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How to Properly Brush and Floss; This May Change Your Oral Health Forever

February 22, 2015

Filed under: General Dentistry — Tags: , — pontevedra @ 9:48 pm

Did your dentist is hygienist teach you how to brush and floss? If you are like the majority of Americans, the answer is probably no. Brushing and flossing techniques, if learned by instruction at all have traditionally been passed down from parents or caregivers. The problem is that most people have been taught incorrectly. At Ponte Vedra Complete Dentistry, we strive to educate all within reach about oral health issues. As a result, we routinely post educational blog topics. Feel free to read more in our past blogs!

First, How Often Should We Brush and Floss?

This is an easy one but a great place to start. If we could brush and floss in a completely atraumatic manner it would benefit us to do so as much as possible. Those responsible for setting the standards that we are all to follow are realists. The current standard at this point is to brush twice per day and floss once per day. Although there are differences in opinion, many recommend the daily floss to be performed before bed.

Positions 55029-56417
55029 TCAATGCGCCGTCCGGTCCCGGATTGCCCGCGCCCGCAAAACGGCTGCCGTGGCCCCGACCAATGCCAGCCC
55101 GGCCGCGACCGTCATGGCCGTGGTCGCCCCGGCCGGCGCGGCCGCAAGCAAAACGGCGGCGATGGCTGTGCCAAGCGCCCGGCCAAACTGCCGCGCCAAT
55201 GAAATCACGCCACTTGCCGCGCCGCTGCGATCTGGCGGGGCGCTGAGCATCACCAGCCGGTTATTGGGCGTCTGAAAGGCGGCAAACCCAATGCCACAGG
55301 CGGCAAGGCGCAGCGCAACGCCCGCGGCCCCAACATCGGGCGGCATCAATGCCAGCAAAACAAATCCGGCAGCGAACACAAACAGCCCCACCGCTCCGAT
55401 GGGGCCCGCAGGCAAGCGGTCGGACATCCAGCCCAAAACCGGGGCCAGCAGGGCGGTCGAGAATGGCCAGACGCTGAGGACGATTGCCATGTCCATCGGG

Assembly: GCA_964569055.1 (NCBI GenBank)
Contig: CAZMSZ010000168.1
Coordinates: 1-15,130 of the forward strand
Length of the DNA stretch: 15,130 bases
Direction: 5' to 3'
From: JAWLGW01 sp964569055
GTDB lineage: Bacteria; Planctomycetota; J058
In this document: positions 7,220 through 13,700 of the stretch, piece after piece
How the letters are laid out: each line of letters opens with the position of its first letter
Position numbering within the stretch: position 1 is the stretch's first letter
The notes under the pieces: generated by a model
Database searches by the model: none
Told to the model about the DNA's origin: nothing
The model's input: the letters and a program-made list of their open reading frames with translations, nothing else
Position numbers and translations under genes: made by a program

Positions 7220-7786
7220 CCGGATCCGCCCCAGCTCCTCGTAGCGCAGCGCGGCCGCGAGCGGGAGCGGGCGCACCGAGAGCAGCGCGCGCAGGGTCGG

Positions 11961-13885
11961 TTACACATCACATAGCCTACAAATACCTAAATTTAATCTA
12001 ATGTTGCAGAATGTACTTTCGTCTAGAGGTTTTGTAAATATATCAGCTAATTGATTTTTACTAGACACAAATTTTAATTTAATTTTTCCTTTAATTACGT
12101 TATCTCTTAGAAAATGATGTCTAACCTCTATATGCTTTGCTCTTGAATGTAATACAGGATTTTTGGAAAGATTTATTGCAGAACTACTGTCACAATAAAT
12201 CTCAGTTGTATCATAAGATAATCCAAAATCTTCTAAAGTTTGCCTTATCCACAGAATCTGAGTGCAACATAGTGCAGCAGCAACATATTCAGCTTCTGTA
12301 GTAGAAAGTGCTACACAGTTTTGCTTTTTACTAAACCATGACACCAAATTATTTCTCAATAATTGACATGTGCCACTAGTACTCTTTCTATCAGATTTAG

How Long Should Brushing Take?

We would love to deliver some breakthrough news here and tell you that 30 seconds is all it takes to adequately brush. Unfortunately that is not the case. The standard for time spent brushing is two minutes. Many studies have shown that time spent brushing is potentially the most important factor determining the efficacy of brushing. It has been shown that some using optimal technique for one minute had inferior results to those using suboptimal technique for two minutes.

How to Properly Floss

First, if you would like to be certain that flossing makes a difference, we encourage you to read our past entry entitled “What is the Deal with Flossing?  Is it Really Necessary?”  With regards to technique, it seems most effective to defer to the American Dental Association.

What is the Best Brushing Technique?

Most dentists will agree that the Bass Technique or the Modified Bass Technique are the gold standard of brushing techniques. Charles C. Bass taught these methods and for many decades they have been proven to be effective.  There are several aspects of the Bass technique that may differ from the method you are currently using. First, the toothbrush should be angled at 45 degrees into the sulcus. The sulcus is the area between the tooth and the gums.

The angle in which the bristles enter that space allow the bristles to penetrate deeper into the sulcus and remove more plaque and buildup. Second, the motion to be used is important as well. Horizontal and vertical brushing motions do not effectively clean the area enough. The Bass Technique suggests a small circular motion to be used.

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